Mr. Harvey to Mr. Hunter
Sir: A royal decree was communicated to the Chamber of Deputies to-day, dissolving the Cortes and convoking the chambers, after the elections, for the 30th of July.
The new ministry found it wholly impracticable to carry on the government with a majority in the popular assembly, which had been instrumental in causing the abandonment of power by its own friends.
Parties are now in a state of fusion, and the chiefs of opposing divisions have banded together in the hope of carrying into office a coalition which contains the seeds of its own dissolution, even in the event of a temporary triumph.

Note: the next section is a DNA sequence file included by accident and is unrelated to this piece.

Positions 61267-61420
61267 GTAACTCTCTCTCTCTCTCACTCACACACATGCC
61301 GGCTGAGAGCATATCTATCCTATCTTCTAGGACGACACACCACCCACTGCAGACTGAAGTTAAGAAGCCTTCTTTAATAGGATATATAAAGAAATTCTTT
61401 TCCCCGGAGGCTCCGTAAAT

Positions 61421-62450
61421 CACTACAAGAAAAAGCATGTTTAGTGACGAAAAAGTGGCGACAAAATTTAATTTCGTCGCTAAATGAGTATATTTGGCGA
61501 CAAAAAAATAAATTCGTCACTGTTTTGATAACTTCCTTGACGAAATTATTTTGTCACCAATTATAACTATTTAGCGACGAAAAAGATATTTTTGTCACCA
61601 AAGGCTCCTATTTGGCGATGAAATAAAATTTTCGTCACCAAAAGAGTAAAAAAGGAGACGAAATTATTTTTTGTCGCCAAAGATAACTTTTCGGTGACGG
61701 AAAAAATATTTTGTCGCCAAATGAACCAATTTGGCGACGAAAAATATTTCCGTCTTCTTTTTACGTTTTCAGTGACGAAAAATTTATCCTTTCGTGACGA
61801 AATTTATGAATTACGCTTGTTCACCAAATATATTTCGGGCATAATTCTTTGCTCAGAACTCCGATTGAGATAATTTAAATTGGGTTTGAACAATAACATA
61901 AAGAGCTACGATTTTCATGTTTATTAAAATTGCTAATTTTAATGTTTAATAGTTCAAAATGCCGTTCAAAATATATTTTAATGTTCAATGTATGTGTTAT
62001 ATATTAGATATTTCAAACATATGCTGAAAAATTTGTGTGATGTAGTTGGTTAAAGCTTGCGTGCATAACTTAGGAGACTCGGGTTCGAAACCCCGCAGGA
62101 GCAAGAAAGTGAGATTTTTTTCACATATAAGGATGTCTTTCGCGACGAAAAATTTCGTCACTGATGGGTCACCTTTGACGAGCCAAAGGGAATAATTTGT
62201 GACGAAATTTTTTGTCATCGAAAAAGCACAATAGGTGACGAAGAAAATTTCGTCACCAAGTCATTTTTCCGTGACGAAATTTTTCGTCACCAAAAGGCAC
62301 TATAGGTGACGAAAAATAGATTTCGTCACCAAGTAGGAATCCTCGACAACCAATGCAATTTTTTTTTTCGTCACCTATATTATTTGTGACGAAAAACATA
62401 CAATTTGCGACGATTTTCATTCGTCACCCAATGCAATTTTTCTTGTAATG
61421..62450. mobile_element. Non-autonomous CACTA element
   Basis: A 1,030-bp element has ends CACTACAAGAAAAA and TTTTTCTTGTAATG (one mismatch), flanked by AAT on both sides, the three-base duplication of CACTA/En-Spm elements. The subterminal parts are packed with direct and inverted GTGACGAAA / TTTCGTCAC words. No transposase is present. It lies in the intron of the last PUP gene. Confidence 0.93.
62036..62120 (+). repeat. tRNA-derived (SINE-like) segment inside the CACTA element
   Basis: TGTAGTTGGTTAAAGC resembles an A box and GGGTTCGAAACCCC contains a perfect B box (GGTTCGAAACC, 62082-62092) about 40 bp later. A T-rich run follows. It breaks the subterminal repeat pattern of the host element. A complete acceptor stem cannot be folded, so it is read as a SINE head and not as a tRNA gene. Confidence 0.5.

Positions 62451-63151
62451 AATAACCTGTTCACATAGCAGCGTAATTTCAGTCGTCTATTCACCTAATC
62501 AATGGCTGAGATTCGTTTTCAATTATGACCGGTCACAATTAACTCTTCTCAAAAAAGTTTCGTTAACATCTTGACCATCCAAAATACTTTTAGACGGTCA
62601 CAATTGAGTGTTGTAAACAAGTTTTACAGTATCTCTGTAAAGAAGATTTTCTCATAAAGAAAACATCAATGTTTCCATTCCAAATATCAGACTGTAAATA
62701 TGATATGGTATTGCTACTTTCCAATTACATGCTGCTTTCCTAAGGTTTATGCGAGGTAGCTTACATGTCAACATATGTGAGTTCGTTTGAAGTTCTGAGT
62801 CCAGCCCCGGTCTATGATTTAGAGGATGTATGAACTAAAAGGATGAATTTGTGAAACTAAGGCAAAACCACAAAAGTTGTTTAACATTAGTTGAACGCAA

Both sides profess confidence in their ability to secure a majority in the Chamber of Deputies, but the actual ministry has an advantage in the organized machinery of official patronage which quite counterbalances if it does not [Page 128] exceed the combination of strange elements which form the temporary op-position.
The ministry of the Marquis de sa da Bandeira attracts the sympathy of the substantial interests of the country, and deservedly enjoys the confidence and respect of the representatives of foreign governments.
I have the honor to be, sir, your obedient servant,
Hon. William Hunter, Acting Secretary of State.